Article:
Owner Can't Evict Residents Because It Wants to Raise Rent
Facts: Morton LLC, a residential property owner subject to the Los Angeles Rent Stabilization Ordinance (LARSO), served notices of eviction on residents because it wanted to raise the rent on units on its housing property.
Though LARSO clearly prohibits evicting tenants specifically for that purpose, Morton claimed that HUD regulations were the governing law for this case, not LARSO. Under the HUD rules, Morton contended, it had the right to evict a government-assisted tenant during the lease term for “good cause” grounds, which could include the owner's desire to lease the unit at a higher rent. In other words, Morton contended that the HUD federal regulations took precedence over the local Los Angeles rules.
The residents of the site vehemently disagreed with Morton's attempt to terminate their leases. After trying to deal with the matter without resorting to litigation, the residents as a group sued Morton in federal district court and sought an immediate decision from the court that would ultimately prevent the owner from evicting them from the site. The federal district court sided with the residents. Morton appealed.
Decision: The appellate court upheld the ruling of the federal district court in favor of the residents.
Reasoning: The appellate court stated that the goals of the HUD regulation and LARSO are the same—to increase the availability and affordability of housing. The court then pointed out that the HUD regulations on “good cause” did not take precedence over the LARSO rules and regulations on eviction.
The appellate court noted that Morton had argued that HUD's goal in defining “good cause” was to encourage owner participation in the Section 8 program, which the owner claimed was not an objective found in LARSO. However, the appellate court rejected this argument, noting that HUD and Congress have deemed owner participation an important means to the ultimate end of providing housing, but not a goal in itself.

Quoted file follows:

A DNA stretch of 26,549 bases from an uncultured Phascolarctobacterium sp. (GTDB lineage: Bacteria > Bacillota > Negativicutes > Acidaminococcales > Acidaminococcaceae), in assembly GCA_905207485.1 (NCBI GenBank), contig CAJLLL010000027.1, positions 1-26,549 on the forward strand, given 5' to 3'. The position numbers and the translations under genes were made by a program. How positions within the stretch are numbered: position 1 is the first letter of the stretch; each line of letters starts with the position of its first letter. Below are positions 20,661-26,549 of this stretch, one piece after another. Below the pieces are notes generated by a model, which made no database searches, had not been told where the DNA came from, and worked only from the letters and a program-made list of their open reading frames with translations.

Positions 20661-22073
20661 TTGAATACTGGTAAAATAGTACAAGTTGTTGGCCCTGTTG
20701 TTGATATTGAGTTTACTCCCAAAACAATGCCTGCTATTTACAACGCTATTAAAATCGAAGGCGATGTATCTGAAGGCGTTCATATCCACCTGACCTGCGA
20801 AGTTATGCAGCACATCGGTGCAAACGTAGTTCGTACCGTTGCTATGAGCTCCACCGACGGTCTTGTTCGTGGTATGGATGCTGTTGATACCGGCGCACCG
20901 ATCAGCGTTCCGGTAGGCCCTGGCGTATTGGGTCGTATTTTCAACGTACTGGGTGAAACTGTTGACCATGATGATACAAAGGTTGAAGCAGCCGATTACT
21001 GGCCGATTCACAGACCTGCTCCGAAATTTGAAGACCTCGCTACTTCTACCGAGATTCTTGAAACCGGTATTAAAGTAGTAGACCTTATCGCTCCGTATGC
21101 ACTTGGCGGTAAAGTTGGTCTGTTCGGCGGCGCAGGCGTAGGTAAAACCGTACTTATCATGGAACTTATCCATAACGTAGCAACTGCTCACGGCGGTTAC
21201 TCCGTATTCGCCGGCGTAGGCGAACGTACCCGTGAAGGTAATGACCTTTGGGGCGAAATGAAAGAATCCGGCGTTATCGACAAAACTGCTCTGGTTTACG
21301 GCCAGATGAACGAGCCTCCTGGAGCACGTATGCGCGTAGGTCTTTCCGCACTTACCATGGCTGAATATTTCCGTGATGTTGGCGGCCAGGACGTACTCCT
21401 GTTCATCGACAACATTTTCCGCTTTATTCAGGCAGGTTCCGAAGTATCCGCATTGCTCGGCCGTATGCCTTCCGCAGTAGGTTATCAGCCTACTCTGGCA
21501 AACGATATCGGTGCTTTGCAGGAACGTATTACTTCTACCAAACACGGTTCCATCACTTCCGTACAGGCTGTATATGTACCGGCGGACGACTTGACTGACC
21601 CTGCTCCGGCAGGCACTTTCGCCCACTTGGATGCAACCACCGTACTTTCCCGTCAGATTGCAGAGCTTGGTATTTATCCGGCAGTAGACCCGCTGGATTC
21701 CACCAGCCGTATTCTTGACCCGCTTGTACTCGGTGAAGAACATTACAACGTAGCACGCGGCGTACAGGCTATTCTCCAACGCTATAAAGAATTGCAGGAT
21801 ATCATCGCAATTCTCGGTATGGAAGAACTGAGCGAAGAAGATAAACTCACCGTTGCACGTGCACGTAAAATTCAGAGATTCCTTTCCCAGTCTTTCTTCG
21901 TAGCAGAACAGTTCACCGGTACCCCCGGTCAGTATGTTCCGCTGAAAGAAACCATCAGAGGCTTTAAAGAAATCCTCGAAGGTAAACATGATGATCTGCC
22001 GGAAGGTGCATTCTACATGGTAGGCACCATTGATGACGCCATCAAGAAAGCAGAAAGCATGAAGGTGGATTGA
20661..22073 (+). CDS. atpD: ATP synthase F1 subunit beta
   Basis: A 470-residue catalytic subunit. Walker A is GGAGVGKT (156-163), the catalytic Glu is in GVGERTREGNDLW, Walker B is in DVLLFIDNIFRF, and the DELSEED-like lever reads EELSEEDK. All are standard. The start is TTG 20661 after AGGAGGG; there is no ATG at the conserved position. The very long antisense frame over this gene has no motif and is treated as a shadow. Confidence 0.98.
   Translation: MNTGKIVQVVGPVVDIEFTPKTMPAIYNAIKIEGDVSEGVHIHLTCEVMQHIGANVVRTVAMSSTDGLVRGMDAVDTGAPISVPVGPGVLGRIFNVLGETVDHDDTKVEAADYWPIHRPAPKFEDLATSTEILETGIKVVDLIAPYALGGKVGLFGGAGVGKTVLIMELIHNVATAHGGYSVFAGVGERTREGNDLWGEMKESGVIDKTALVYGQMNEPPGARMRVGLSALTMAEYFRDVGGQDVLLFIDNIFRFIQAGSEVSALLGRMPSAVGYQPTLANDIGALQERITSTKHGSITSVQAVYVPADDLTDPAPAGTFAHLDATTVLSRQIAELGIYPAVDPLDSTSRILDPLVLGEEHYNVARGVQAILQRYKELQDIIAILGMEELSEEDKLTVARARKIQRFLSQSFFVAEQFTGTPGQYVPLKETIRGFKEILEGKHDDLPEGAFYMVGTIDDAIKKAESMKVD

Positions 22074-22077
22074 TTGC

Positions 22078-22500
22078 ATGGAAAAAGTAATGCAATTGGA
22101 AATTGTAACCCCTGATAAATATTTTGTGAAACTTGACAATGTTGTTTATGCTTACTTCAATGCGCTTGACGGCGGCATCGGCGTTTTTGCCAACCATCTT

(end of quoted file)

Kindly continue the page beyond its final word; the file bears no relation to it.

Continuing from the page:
Therefore, the court ruled, while HUD may have listed examples in its regulations of “good cause” that were delineated in order to protect owners in general, it also specifically stated that good cause is determined in local landlord-tenant courts, not by HUD rules and regulations.
Congress and HUD intended to provide assisted tenants with more protections than unassisted tenants, not fewer, the court concluded. Thus, the court explained, federal lawmakers and regulators refused to allow state and local law to supplant wholly federal termination standards. However, the court reasoned, by enacting the federal good cause requirement, Congress desired to maintain a uniform federal floor below which protections for tenants could not drop, not a ceiling above which they could not rise.
Importantly, the court noted, Congress and HUD never explicitly rejected the application of more protective local standards to assisted tenants, and, in certain cases, expressly allowed for it. The court pointed out that in recently published HUD guidance—Notice PIH 2009-18 (HA), State and Local Law Applicability to Lease Terminations in the Housing Choice Voucher (HCV) Program—there was considerable support for the position that federal good cause provisions do not “trump” local laws and regulations. Those regulations state that while good cause may include a business or economic reason when there is no state or local law prohibiting termination of tenancy for such cause, in other circumstances, it may not include a business or economic reason.
In conclusion, the court ruled, these HUD regulations do not “preempt” applicable state or local laws that restrict or prohibit the termination of tenancy. The eviction notices are invalid for failure to comply with LARSO. LARSO is not preempted by HUD's good cause regulation, because HUD did not intend to preempt local eviction controls when it enacted its rules, and LARSO does not pose any obstacle to the accomplishment of HUD's objectives.
- Deborah Barrientos v. Morton LLC, October 2009